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Hunters, conservation department discuss possible changes to deer hunting regulations

Wednesday, July 9, 2014 | 10:01 p.m. CDT; updated 7:19 a.m. CDT, Thursday, July 10, 2014

COLUMBIA — Hunters and landowners weighed in on how they think deer populations should be managed at an open house Wednesday hosted by the Missouri Department of Conservation.

The goal of the open house was to educate and get public feedback on possible regulation changes being considered by the department, in an effort to maintain the deer population. Missouri's deer population has been declining due to a combination of liberal hunting regulations and a 2012 outbreak of hemorrhagic disease.

Proposed changes to deer management

The following changes are being considered:

  • Expanding the archery season to include crossbows
  • Shifting the November portion of the firearm season one week later
  • Removing the antlerless portion of the deer season
  • Restricting the buck bagging limit, for any hunting method, to one
  • Creating a more small-scale, localized management system
  • Developing a Deer Management Assistance Program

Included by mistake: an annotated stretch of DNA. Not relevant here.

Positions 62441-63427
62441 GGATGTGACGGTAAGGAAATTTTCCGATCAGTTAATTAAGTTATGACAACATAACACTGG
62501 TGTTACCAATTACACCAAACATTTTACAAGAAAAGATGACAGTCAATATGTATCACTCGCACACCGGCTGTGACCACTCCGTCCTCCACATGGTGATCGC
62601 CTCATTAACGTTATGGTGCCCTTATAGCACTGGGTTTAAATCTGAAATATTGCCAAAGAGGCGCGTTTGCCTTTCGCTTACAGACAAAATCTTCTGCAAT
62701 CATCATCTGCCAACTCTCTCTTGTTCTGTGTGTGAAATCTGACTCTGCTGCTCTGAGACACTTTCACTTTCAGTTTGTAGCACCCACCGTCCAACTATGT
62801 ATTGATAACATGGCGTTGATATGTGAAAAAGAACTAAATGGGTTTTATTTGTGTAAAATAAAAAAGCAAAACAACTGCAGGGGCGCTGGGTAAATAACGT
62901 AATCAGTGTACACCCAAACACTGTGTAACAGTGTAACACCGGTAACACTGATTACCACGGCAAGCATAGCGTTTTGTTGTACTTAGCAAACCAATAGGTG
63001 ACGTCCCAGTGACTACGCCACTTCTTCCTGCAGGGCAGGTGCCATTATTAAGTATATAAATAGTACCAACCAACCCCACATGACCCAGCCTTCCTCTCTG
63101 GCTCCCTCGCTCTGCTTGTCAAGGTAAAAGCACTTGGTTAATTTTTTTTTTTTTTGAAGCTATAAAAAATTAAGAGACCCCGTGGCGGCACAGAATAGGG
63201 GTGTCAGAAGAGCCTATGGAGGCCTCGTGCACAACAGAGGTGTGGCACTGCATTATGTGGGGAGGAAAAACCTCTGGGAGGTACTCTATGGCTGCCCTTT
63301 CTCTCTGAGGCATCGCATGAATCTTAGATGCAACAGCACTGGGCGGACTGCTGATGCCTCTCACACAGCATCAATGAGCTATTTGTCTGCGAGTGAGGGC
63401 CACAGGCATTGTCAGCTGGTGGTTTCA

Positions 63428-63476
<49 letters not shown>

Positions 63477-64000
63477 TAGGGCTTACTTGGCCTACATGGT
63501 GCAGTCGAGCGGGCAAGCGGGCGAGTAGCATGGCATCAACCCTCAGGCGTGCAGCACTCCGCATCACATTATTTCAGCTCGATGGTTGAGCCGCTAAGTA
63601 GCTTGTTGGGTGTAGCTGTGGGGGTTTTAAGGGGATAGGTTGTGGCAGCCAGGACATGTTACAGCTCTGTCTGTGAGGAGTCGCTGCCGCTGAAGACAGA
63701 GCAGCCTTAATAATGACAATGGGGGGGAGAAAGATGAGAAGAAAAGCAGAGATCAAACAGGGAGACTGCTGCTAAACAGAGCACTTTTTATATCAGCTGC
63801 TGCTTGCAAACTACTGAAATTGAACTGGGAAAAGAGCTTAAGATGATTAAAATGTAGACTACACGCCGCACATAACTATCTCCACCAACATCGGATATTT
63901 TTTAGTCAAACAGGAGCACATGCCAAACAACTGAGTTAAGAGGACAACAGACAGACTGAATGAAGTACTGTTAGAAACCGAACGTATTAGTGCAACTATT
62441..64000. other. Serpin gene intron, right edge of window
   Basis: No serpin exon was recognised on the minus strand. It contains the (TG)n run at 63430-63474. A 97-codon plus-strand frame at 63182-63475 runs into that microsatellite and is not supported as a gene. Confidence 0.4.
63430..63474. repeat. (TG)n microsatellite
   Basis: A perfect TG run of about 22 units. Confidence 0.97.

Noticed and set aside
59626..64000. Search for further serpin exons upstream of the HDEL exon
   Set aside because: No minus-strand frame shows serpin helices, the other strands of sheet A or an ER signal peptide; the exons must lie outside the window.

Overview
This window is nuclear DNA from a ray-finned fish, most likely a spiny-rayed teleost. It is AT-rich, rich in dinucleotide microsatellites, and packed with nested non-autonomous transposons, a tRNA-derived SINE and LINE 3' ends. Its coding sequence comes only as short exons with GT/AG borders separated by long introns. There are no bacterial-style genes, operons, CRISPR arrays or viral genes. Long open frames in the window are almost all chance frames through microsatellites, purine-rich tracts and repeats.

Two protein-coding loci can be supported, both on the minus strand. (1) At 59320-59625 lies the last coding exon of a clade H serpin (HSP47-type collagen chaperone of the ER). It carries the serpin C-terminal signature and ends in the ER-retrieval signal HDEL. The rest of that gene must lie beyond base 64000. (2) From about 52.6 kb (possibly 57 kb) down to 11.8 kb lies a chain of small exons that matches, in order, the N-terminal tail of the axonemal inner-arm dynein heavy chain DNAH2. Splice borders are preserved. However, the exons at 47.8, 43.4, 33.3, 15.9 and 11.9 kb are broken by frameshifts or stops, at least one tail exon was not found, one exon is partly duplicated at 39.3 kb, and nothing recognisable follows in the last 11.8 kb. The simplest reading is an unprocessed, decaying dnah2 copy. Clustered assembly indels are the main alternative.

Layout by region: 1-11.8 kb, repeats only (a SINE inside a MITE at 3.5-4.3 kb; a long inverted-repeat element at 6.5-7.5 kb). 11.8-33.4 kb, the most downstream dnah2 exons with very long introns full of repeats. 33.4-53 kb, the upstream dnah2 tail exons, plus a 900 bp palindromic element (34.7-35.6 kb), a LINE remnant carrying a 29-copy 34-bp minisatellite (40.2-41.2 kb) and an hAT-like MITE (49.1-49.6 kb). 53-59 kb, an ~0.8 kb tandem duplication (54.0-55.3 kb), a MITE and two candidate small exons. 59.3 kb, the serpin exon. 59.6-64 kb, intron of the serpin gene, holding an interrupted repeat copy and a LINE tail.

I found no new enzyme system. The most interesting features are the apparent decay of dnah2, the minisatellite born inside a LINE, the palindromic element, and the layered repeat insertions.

For information on the current regulations in Missouri, go to the Department of Conservation's website.



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Some of the changes being considered include starting the firearm season for deer a week later in November and implementing a bag limit of one buck for any hunting method. As of now, the 2014 firearm season for deer stretches from Nov. 15 to 25.

Around 145 people attended the event throughout the day. Deer biologist Emily Flinn and Public Involvement Coordinator Michele Baumer said, similar to the 13 previously hosted events, the response to the proposed change has been positive.

"Some people don't like change," Baumer said, "but the majority of the folks that have been providing comments have been positive."

There have been many comment cards filled out and turned in at every open house. Baumer said that some nights she was up until 2 a.m. sorting through them and entering the responses into a spreadsheet. Flinn said that these comments are a small part of a large system to help biologists decide on whether to implement these new rules. In addition, yearly surveys are randomly distributed to hunters and landowners to gather more feedback.

Using the information gathered from the open houses and surveys, there will be two main meetings to decide whether to use the new methods, Flinn said. One meeting in December will rule on the new season date, while a meeting in May will address the other proposed changes.

Jeff Wallsmith, who has been a hunter for about 35 years, was interested to hear what the department had to say about deer hunting. Wallsmith was also positive, and voiced his trust in the department and their decisions.

"I feel good about the way they are managing the deer herd," Wallsmith said.

Supervising editor is Mary Ryan.


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